  To choose a different objective for the firm.

  To maximize stock price, but reduce the potential for conflict and breakdown:

•  Making managers (decision makers) and employees into stockholders

•  Protect lenders from expropriation

•  By providing information honestly and promptly to financial markets

•  Minimize social costs

Aswath Damodaran! 46!

An Alternative Corporate Governance System

  Germany and Japan developed a different mechanism for corporate

governance, based upon corporate cross holdings.

•  In Germany, the banks form the core of this system.

•  In Japan, it is the keiretsus

•  Other Asian countries have modeled their system after Japan, with family
companies forming the core of the new corporate families

  At their best, the most efficient firms in the group work at bringing the less
efficient firms up to par. They provide a corporate welfare system that makes
for a more stable corporate structure

  At their worst, the least efficient and poorly run firms in the group pull down
the most efficient and best run firms down. The nature of the cross holdings
makes its very difficult for outsiders (including investors in these firms) to
figure out how well or badly the group is doing.

Aswath Damodaran! 47!

Choose a Different Objective Function

  Firms can always focus on a different objective function. Examples would


•  maximizing earnings

•  maximizing revenues

•  maximizing firm size

•  maximizing market share

•  maximizing EVA

  The key thing to remember is that these are intermediate objective functions.

•  To the degree that they are correlated with the long term health and value of the
company, they work well.

•  To the degree that they do not, the firm can end up with a disaster

Aswath Damodaran! 48!

Maximize Stock Price, subject to ..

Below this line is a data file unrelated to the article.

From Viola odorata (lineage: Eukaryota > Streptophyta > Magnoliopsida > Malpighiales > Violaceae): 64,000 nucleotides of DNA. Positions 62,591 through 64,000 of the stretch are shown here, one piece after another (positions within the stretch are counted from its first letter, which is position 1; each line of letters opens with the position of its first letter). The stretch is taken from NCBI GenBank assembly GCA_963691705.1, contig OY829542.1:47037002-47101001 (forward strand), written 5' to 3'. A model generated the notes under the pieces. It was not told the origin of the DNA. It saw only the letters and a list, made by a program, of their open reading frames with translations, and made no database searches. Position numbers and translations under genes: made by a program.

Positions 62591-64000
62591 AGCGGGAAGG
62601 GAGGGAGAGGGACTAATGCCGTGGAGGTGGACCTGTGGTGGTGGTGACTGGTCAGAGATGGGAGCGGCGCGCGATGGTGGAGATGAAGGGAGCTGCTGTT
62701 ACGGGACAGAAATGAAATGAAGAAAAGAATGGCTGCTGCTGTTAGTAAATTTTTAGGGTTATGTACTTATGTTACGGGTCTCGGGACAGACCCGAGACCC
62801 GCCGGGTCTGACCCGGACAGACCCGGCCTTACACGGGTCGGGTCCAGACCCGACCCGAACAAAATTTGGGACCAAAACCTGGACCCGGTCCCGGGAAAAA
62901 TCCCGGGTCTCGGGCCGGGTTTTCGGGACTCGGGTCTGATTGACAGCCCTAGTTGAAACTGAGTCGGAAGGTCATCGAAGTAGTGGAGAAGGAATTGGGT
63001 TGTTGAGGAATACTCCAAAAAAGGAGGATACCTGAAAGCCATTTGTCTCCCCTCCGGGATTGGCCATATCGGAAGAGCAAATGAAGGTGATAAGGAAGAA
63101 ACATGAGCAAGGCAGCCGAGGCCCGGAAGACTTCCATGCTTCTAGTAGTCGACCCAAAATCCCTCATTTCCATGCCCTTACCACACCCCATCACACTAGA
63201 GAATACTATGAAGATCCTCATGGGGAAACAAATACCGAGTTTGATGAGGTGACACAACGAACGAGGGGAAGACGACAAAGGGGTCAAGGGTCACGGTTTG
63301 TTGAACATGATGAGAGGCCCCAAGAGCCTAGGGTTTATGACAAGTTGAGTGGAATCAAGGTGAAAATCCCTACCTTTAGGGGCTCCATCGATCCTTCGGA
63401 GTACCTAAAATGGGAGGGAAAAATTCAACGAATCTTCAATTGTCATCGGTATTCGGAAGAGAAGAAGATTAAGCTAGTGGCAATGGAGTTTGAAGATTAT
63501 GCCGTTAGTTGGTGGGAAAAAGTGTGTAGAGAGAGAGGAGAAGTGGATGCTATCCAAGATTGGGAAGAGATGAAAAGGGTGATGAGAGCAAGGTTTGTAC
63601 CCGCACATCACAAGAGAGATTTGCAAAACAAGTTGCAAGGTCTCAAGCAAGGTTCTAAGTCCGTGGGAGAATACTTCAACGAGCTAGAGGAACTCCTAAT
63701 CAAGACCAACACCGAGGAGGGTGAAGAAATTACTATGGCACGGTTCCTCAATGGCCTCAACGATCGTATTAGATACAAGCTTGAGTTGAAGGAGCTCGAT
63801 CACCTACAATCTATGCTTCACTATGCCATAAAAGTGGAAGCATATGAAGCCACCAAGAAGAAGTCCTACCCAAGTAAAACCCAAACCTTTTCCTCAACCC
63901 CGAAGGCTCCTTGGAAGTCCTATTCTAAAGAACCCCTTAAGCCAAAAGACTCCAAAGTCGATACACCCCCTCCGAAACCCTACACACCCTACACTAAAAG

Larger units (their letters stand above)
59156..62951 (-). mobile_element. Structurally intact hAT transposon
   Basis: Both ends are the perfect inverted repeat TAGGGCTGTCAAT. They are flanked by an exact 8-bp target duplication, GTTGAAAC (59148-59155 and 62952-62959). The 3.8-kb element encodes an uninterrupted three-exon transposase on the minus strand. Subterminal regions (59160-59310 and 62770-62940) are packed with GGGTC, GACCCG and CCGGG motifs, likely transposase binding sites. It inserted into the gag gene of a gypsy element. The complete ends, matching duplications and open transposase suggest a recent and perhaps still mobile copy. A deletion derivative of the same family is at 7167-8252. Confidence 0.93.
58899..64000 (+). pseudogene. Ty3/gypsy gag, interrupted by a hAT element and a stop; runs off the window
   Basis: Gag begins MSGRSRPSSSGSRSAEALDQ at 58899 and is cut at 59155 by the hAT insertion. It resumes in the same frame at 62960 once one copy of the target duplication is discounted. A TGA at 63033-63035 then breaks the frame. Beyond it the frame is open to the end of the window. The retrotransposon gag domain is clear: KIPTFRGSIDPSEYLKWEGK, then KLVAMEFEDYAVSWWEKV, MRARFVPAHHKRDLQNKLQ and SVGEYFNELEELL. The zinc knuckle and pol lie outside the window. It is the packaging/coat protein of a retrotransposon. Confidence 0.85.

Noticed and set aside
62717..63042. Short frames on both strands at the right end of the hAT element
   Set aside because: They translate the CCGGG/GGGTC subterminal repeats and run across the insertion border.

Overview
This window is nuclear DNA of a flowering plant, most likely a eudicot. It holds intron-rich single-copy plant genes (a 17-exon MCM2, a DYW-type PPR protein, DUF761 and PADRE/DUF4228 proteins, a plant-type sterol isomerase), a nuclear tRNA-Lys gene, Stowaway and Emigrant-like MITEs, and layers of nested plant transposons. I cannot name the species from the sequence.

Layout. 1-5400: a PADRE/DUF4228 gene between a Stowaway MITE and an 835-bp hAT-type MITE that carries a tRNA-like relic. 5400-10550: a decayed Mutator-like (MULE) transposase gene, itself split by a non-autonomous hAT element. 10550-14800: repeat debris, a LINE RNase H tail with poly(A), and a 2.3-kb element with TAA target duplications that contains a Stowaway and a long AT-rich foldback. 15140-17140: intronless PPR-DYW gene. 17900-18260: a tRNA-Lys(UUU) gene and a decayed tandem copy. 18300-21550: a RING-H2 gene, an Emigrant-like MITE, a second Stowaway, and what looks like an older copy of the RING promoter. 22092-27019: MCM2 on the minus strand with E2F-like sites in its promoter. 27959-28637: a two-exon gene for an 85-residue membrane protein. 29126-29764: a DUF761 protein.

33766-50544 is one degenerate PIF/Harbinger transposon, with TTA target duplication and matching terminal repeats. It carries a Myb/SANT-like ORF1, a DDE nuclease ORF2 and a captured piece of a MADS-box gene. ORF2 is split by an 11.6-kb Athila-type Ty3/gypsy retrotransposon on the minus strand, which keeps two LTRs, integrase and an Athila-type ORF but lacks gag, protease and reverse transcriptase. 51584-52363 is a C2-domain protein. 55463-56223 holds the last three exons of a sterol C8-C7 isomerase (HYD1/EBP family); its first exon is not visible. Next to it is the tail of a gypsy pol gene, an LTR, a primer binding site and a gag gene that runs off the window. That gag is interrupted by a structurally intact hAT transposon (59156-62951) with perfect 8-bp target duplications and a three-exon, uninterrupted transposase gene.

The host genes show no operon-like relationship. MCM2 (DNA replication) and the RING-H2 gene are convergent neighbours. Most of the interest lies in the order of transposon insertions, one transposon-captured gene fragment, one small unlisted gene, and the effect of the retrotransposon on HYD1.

  The strength of the stock price maximization objective function is its internal
self correction mechanism. Excesses on any of the linkages lead, if
unregulated, to counter actions which reduce or eliminate these excesses

  In the context of our discussion,

•  managers taking advantage of stockholders has lead to a much more active market
for corporate control.

•  stockholders taking advantage of bondholders has lead to bondholders protecting
themselves at the time of the issue.

•  firms revealing incorrect or delayed information to markets has lead to markets
becoming more skeptical and punitive

•  firms creating social costs has lead to more regulations, as well as investor and
customer backlashes.

Aswath Damodaran! 49!

The Stockholder Backlash

  Institutional investors such as Calpers and the Lens Funds have become much
more active in monitoring companies that they invest in and demanding
changes in the way in which business is done

  Individuals like Carl Icahn specialize in taking large positions in companies
which they feel need to change their ways (Blockbuster, Time Warner and
Motorola) and push for change

  At annual meetings, stockholders have taken to expressing their displeasure
with incumbent management by voting against their compensation contracts or
their board of directors

Aswath Damodaran! 50!

The Hostile Acquisition Threat

  The typical target firm in a hostile takeover has

•  a return on equity almost 5% lower than its peer group

•  had a stock that has significantly under performed the peer group over the previous
2 years

•  has managers who hold little or no stock in the firm

  In other words, the best defense against a hostile takeover is to run your firm
well and earn good returns for your stockholders

  Conversely, when you do not allow hostile takeovers, this is the firm that you
are most likely protecting (and not a well run or well managed firm)

Aswath Damodaran! 51!

In response, boards are becoming more independent…

  Boards have become smaller over time. The median size of a board of directors has
decreased from 16 to 20 in the 1970s to between 9 and 11 in 1998. The smaller boards
are less unwieldy and more effective than the larger boards.

  There are fewer insiders on the board. In contrast to the 6 or more insiders that many
boards had in the 1970s, only two directors in most boards in 1998 were insiders.

  Directors are increasingly compensated with stock and options in the company, instead
of cash. In 1973, only 4% of directors received compensation in the form of stock or
options, whereas 78% did so in 1998.

  More directors are identified and selected by a nominating committee rather than being
chosen by the CEO of the firm. In 1998, 75% of boards had nominating committees; the
comparable statistic in 1973 was 2%.

Aswath Damodaran! 52!

Eisner s concession: Disney s Board in 2003

Board Members Occupation

Reveta Bowers Head of school for the Center for Early Education,
John Bryson CEO and Chairman of Con Edison
Roy Disney Head of Disney Animation
Michael Eisner CEO of Disney
Judith Estrin CEO of Packet Design (an internet company)
Stanley Gold CEO of Shamrock Holdings